Future Of Work: How Flexible Space Can Help The Global Skills Emergency

Future of Work Template Articles
Flexible spaces are the perfect environment for social learning, as they enable a ‘learning by osmosis’ phenomenon.
  • One-third of the world’s workforce must reskill by 2030, according to the WEF’s Future of Jobs Report 2020.
  • EdTech is becoming a valuable resource for reskilling; by 2023, IDC predicts that 40% of higher education institutions will evolve into digital entities.
  • Flexible spaces are the perfect environment for social learning, as they enable a ‘learning by osmosis’ phenomenon.

Before COVID-19 hit, the World Economic Forum (WEF) predicted one-third of the world’s workforce – that’s more than one billion people – will need to reskill by 2030.

Well, things have gone from bad to worse.

Now, the WEF is predicting a period of “double disruption” where the effects of the pandemic and automation will create a global skills emergency. As a result, 40% of workers will require some form of reskilling, according to The Future of Jobs Report 2020 from the WEF.

To address this challenge, today’s workers must reskill for tomorrow’s jobs market – and this is where coworking and flexible spaces can help.

Education, education …coworking?

While many workers are turning to online learning resources to sharpen their skills, coworking spaces are perfectly placed to address one of the major ways we, as humans, learn — social learning.

Social learning is very different from formal learning initiatives. Social learning takes many forms but it is essentially the ‘learning by osmosis’ phenomenon where you pick up information and advice in your day-to-day work.

In fact, the 70-20-10 model of learning is widely recognised, where 70% of learning is gained on the job, 20% from work relationships (including formal coaching and mentoring schemes), and 10% from formal courses and learning interventions. Social learning comprises the first two points – making up 90% of all work-based learning.

What’s more, the social learning phenomenon is rising in popularity with 94% of business leaders expecting employees to pick up new skills on the job, a sharp uptake from 65% in 2018, according to the WEF report.

Suggested Reading: Top Skills for the Future of Work

As the pandemic hampers our social learning abilities, coworking spaces are perfectly placed to buck this trend. Flexible workspaces could provide people with a safe space to learn and collaborate again.

But how can you do this in a physically distanced and safe manner?

There are many ways coworking spaces can nurture a culture of lifelong learning for their members.

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    To encourage social learning, workspace owners can offer regular training to their members. Depending on the layout of the space, open plan areas and event spaces can be used to hold these events.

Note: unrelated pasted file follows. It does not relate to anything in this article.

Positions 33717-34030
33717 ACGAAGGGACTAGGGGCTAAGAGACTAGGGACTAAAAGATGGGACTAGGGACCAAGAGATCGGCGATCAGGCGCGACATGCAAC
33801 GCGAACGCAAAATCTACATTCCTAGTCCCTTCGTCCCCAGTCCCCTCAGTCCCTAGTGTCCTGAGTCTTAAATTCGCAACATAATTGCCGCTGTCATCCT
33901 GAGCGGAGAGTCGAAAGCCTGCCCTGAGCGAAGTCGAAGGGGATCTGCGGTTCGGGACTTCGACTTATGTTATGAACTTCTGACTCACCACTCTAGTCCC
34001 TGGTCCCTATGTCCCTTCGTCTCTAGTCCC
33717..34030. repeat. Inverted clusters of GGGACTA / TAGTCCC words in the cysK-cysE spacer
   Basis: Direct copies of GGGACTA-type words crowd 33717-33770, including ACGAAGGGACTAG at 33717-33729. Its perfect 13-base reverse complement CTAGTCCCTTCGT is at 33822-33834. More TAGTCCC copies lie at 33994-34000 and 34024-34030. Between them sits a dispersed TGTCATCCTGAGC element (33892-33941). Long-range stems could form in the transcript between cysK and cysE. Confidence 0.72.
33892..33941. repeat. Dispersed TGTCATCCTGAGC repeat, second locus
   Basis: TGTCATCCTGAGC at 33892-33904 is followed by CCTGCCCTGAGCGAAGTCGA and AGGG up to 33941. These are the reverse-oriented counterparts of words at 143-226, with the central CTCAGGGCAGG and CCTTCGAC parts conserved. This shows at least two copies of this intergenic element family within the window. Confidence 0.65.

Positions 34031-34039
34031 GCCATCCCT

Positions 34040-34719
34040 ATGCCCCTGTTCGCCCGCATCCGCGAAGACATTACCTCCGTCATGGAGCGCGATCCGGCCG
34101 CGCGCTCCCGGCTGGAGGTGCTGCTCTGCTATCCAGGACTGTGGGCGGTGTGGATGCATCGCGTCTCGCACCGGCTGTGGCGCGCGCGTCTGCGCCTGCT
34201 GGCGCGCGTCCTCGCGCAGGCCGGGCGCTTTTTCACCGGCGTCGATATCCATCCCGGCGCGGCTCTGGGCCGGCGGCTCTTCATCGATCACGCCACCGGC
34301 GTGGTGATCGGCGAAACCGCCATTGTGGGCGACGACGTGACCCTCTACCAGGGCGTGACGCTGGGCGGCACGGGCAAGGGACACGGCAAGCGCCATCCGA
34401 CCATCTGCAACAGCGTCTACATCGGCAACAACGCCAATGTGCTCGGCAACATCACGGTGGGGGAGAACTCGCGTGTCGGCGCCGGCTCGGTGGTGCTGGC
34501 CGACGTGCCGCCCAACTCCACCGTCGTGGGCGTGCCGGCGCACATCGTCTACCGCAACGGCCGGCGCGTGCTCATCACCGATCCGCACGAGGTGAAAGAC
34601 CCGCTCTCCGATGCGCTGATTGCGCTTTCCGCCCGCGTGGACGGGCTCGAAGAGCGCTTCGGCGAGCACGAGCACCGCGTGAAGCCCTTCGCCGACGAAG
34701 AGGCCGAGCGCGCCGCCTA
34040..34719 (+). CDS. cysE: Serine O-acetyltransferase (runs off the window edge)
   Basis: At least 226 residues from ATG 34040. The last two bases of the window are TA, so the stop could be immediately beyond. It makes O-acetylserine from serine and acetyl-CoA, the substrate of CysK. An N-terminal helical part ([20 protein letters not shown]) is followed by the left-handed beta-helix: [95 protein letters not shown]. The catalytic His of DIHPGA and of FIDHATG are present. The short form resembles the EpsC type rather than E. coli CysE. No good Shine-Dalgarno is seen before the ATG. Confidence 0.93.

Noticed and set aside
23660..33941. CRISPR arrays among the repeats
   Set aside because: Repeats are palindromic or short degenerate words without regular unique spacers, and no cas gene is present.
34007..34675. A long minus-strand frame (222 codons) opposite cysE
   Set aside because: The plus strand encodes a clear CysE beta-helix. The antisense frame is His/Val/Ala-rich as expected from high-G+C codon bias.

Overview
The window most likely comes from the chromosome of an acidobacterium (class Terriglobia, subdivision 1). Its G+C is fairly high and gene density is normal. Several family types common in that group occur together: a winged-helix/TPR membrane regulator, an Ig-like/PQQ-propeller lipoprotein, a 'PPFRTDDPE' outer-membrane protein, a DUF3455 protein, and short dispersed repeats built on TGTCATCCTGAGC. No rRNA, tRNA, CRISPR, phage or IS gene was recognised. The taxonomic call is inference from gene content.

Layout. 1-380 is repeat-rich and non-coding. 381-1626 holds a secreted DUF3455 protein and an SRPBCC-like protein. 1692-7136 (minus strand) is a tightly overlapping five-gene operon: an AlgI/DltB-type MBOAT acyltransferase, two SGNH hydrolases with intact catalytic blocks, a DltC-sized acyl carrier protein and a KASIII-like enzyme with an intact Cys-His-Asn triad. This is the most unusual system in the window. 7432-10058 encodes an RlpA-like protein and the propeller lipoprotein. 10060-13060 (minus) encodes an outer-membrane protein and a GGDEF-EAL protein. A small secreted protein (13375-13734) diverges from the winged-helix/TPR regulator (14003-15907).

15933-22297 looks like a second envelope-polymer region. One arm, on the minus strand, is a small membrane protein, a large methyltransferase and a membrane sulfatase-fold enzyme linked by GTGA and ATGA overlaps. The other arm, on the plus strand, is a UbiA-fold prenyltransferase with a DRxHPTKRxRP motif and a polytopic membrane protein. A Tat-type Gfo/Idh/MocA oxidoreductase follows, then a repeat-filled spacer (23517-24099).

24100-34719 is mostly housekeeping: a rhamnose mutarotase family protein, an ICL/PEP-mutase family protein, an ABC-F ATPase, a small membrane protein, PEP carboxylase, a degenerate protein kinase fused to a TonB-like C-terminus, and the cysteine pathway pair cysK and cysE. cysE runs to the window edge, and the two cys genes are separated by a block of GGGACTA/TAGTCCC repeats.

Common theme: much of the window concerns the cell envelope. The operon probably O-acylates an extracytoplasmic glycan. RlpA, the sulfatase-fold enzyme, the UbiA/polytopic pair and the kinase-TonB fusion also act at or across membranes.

For those who can’t come into the space in-person, coworking spaces make ideal digital classrooms, which can provide members with a range of value-added educational services.

    Tools like Google Classroom, Facebook Workplace, PukkaTeam and FocusMate, for example, provide virtual spaces for effective collaboration and social learning.

    Workspace owners may even want to toy with the idea of using virtual reality to further boost social learning capabilities. A PwC study found that learners using VR were 275% more confident to act on what they learned after training.

    Mobile learning – education or training conducted using a mobile device – is another popular option to reach out to learners. Micro-learning initiatives – which deliver short bursts of content to learners — can also help workers access educational resources in a quick and easy manner.

    Such accessible learning initiatives are now important for learners. Research reveals while many people want to learn to improve their future employability, few have the opportunity or time to do so, only carving out an average of five minutes of formal learning every day.

    Introducing EdTech

    EdTech is a burgeoning market with many new platforms and apps hitting the market every day. Traditional educators are also transforming into online providers. In fact, by 2023, IDC predicts that 40% of higher education institutions will evolve into digital entities.

    There are plenty of EdTech options to choose from. Docebo and Absorb, for example, are two cloud-based learning management systems, which use gamification to engage with learners through an intuitive interface and rich feature set.

    Quizlet is another online studying tool where users can create digital quizzes and flashcards, using machine learning to personalise the learning experience. Cognii is another AI-enabled tool to individualise learning and expedite the feedback process.

    To summarise, there are a wealth of online and offline learning initiatives now available to help workspace occupiers survive (and thrive) in the ongoing global skills crisis. As we move forward, there isn’t a one-size-fits-all solution – but educational content can help individuals and teams interact and prepare for the years ahead.

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